In the first post (see above) looking at the broader measures of unemployment and dependency ratios, recall that CSO publishes several extended series for broader unemployment rates.
The official unemployment rate at 1Q 2018 stood at 6.4 percent (well within the pre-crisis historical range of the average of 5.31 percent and the 99% confidence interval of (3.70%, 6.92%). In more simple terms, statistically, the current official unemployment rate is indistinguishable from the average rate prevailing in 1Q 1998 - 4Q 2007. Which is the good thing, implying that in official terms, Irelands economy has recovered from the crisis at last. In fact, the recovery in official terms has been attained in 4Q 2017.
However, the CSO also reports the PLS2 measure of broader unemployment. The Above analysis was based on reported PLS1 data, covering unemployed plus discouraged workers, as a percentage of the labour force. Adding to the PLS1 those in potential additional labour force (basically able bodied adults who are neither employed nor unemployed, nor discouraged, and are not in studies or formal training), the CSO gets PLS2 measure of broader unemployment. In 1Q 208 this number read 10.2% of the Labour Force, plus Potential Additional Labour Force, which was statistically higher than the pre-Crisis average of 6.1% (falling into the 99% confidence interval range of (4.39%, 7.81%). In other words, the economy has not yet recovered from the Crisis based on PLS2 broader unemployment measure.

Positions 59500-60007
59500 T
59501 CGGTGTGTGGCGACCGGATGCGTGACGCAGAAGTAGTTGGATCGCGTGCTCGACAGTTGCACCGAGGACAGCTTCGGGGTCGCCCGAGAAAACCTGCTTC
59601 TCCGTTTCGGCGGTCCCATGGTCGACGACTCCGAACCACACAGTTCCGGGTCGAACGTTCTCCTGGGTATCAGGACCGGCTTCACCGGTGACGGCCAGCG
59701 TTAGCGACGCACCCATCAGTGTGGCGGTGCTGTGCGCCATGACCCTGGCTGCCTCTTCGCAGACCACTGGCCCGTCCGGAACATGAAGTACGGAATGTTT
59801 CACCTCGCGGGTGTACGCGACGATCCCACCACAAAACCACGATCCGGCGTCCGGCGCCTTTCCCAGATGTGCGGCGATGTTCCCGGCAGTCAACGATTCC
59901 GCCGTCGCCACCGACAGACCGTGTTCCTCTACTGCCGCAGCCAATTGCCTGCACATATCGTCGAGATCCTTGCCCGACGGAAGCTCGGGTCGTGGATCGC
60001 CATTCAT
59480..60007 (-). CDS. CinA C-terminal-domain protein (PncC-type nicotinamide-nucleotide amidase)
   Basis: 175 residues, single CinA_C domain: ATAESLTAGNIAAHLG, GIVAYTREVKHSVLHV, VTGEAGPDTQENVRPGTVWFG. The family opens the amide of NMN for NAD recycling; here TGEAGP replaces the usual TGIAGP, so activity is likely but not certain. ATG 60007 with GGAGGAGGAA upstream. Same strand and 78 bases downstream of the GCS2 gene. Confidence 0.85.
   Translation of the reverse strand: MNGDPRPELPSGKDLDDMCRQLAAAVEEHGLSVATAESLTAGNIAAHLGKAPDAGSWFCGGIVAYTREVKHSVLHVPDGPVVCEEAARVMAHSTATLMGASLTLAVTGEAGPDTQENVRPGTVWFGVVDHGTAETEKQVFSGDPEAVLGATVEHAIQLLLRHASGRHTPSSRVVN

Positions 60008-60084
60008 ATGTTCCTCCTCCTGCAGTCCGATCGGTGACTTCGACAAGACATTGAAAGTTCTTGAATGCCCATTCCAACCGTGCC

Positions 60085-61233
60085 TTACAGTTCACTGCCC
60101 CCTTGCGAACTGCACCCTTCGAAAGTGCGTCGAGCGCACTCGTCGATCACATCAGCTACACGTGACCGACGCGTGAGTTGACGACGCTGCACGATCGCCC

Extending PLS2 to cover all unemployed, plus those who want a job and not seeking for reasons other than being in education or training, in 1Q 2018 the broader PLS3 unemployment measure stood at 14.2 percent, unchanged on 4Q 2017. As with PLS2, the 1Q 2018 reading for PLS3 falls well beyond the range of the pre-crisis historical average of 8.36% (with 99% confidence interval of (6.52%, 10.20%).
As noted above, by two broader unemployment measures: PS2 and PLS3, Irish economy has not recovered from the crisis, even if we take a relatively benign recovery measure of the economy reaching the pre-crisis 1Q 1998 - 4Q 2007 average rate of unemployment.
Worse, taking 4 year moving average and a 4 year rolling standard deviation in PS3 rates, 1Q 2018 PLS3 rate of 14.2% is closer to the upper margin of the 99% confidence interval for 1Q 2018 based on prior 4 years of data (the CI is given by (9.81%, 15.63%) range). Which means that 1Q 2018 data shows no statistically significant break-out from the PLS3 broader unemployment dynamics of the past 4 years. The same holds for the 5 years MA and rolling STDEV.
So while the official unemployment readings are showing a very robust recovery, broader measures of unemployment continue to trend in line with the economy still carrying the hefty legacy of the recent crises.